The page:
Joe Biden signs memorandum that recognizes Colombia as an extra NATO ally – USA – International

President Joe Biden signed a memorandum on Monday in which officially declares Colombia as a Major Non-NATO Ally of the United States (MNNA, for its acronym in English), a category reserved for few countries in the world that confers some advantages in the defense sector and others.

(Also read: What does it mean that Colombia has the status of an extra-NATO ally?)

“By the authority vested in me as President by the U.S. Constitution and laws, including section 17 of the Foreign Assistance Act of 1961, I hereby declare Colombia a Senior Non-NATO Ally of the U.S. … for purposes of this Act and the Arms Export Control Act,” Biden says in the memo.

The designation of Colombia as MNNA occurred in three stages. First of all, Biden declared his intention to declare the country for this category during the visit of President Iván Duque to Washington on March 10.

Then Biden, through a letter, notified Congress of his intentions, that he had a period of 30 days to comment, a step that is considered protocol.

And after that period ended, the formal declaration that was presented this Monday that materializes with its publication in the Federal Register.

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Meeting Ivan Duque and Joe Biden

Meeting between President Iván Duque and US President Joe Biden.


Presidency of the Republic

In any case, it is a relevant designation that has only been extended to 17 other countries in the world. different from the members of NATO and that arrives in a very particular context given the global tension that the Russian invasion of Ukraine unleashed.

The MNNA, it should be clarified, does not contemplate a mutual defense clause as it happens with the members of the Atlantic Alliance. In other words, it does not commit the US to defend Colombia in the event of external aggression.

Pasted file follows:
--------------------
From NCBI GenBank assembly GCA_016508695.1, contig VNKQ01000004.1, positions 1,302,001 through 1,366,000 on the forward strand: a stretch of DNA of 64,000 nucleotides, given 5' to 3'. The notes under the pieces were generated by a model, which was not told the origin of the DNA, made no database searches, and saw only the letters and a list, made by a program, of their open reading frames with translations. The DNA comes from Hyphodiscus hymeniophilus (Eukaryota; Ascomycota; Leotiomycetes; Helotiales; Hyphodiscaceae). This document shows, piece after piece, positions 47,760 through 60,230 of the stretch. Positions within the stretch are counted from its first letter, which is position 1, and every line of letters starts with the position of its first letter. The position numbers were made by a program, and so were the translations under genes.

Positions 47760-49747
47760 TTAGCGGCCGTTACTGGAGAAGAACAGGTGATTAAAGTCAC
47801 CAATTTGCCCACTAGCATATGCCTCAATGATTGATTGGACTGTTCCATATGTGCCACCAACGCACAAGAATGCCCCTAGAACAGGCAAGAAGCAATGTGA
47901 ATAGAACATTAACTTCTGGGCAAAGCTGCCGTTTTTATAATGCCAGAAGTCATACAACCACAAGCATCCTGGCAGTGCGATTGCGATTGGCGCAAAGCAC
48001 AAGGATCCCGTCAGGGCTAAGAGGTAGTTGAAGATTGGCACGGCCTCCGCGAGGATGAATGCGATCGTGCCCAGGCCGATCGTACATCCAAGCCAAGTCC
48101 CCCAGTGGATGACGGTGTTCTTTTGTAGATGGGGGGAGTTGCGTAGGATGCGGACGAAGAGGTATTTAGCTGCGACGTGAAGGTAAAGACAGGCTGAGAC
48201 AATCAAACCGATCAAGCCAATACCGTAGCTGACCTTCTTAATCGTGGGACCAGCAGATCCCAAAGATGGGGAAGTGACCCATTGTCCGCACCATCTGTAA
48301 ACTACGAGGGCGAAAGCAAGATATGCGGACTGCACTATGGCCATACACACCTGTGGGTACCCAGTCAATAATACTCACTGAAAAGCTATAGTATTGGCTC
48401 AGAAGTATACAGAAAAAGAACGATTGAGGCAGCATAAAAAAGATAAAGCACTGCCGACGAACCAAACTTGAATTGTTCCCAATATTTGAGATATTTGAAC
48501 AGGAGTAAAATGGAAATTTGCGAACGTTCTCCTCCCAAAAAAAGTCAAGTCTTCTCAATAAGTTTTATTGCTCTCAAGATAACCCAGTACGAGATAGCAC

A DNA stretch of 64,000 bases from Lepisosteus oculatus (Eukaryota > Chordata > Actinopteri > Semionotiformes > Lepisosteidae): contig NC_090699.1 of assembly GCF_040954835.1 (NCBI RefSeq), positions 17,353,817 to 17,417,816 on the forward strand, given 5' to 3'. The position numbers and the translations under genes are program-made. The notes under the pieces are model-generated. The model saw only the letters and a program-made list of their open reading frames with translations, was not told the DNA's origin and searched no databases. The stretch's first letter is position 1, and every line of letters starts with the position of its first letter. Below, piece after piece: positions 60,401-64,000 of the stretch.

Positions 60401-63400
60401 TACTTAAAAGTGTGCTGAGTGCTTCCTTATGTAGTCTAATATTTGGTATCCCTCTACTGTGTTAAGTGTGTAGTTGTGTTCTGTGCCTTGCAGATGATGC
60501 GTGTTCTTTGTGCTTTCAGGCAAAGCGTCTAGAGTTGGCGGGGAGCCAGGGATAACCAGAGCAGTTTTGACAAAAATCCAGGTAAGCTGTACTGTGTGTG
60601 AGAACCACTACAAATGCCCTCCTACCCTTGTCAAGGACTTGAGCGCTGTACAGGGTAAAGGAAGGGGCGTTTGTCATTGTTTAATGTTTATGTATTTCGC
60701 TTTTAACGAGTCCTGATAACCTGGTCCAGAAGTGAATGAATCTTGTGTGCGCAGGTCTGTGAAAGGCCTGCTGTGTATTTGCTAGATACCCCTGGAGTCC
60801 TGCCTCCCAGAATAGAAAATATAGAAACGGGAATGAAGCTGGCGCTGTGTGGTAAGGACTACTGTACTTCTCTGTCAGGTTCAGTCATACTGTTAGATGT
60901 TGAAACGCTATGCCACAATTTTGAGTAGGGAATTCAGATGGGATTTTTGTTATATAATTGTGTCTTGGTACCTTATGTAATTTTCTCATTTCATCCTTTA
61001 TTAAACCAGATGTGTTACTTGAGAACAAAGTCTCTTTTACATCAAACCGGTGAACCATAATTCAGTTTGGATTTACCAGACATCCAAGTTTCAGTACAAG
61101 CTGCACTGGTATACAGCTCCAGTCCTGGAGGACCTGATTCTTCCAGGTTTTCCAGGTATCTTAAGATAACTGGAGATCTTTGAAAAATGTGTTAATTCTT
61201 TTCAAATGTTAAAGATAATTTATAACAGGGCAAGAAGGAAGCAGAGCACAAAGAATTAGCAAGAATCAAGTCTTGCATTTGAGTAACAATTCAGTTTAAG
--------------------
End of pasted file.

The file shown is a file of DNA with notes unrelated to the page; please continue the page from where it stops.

What it does grant is a series of military and financial advantages that other countries do not have.

Among them, the inclusion in research and development programs with the Department of Defense as well as licenses to use credits from the US financial system for the purchase or rental of defense equipment.

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Likewise, participation in anti-terrorism programs, priority in the delivery of US military surpluses that the country acquires, loans of equipment and materials for research projects, access to space air technology and reciprocal training.

It also gives the power so that the country can store US military elements that are part of its war reserve.

In any case, it is a relevant designation that has only been extended to 17 other countries in the world.

The MNNA was created in 1987 when Congress determined that Australia, Egypt, Israel, Japan, South Korea and New Zealand could enter into cooperation agreements with the Department of Defense, despite not being members of NATO, and granted it the power to the Executive to appoint new members.

Since then, the other countries have entered the list by presidential determination. Currently, there are only two countries in Latin America -Brazil and Argentina- that have been designated as such.

The rest of the list is completed by Australia, Egypt, Israel, Japan, South Korea, Jordan, New Zealand, Bahrain, Philippines, Thailand, Kuwait, Morocco, Pakistan, Tunisia and Qatar, which was included earlier this year by the President Biden.

Although Taiwan is not part of the list, it has had these same benefits since 2003.

Correspondent of THE TIME

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